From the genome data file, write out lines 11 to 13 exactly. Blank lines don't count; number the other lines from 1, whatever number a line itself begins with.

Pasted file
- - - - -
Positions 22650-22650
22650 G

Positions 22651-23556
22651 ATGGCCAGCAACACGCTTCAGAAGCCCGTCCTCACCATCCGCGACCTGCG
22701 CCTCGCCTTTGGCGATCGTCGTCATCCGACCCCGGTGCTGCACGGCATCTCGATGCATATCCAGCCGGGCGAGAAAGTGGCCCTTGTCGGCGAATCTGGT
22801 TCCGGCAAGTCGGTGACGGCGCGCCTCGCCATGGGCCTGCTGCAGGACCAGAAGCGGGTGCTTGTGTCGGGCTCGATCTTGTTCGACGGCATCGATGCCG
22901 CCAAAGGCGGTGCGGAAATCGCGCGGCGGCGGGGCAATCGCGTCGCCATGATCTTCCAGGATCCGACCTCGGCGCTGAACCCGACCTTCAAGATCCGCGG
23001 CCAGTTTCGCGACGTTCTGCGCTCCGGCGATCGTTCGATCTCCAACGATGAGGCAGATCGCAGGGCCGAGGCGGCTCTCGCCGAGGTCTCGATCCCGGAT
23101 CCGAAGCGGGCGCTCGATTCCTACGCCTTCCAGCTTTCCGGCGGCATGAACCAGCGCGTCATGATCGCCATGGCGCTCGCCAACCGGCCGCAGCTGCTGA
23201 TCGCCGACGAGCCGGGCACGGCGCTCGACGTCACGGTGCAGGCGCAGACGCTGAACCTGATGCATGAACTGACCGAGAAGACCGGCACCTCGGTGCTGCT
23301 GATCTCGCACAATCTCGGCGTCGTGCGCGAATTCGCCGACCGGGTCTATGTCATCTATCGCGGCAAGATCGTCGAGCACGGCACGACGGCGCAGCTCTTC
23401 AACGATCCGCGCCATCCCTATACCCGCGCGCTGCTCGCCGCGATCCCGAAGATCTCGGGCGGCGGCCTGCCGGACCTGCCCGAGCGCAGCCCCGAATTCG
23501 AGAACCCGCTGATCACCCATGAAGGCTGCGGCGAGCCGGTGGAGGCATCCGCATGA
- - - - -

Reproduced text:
23301 GATCTCGCACAATCTCGGCGTCGTGCGCGAATTCGCCGACCGGGTCTATGTCATCTATCGCGGCAAGATCGTCGAGCACGGCACGACGGCGCAGCTCTTC
23401 AACGATCCGCGCCATCCCTATACCCGCGCGCTGCTCGCCGCGATCCCGAAGATCTCGGGCGGCGGCCTGCCGGACCTGCCCGAGCGCAGCCCCGAATTCG
23501 AGAACCCGCTGATCACCCATGAAGGCTGCGGCGAGCCGGTGGAGGCATCCGCATGA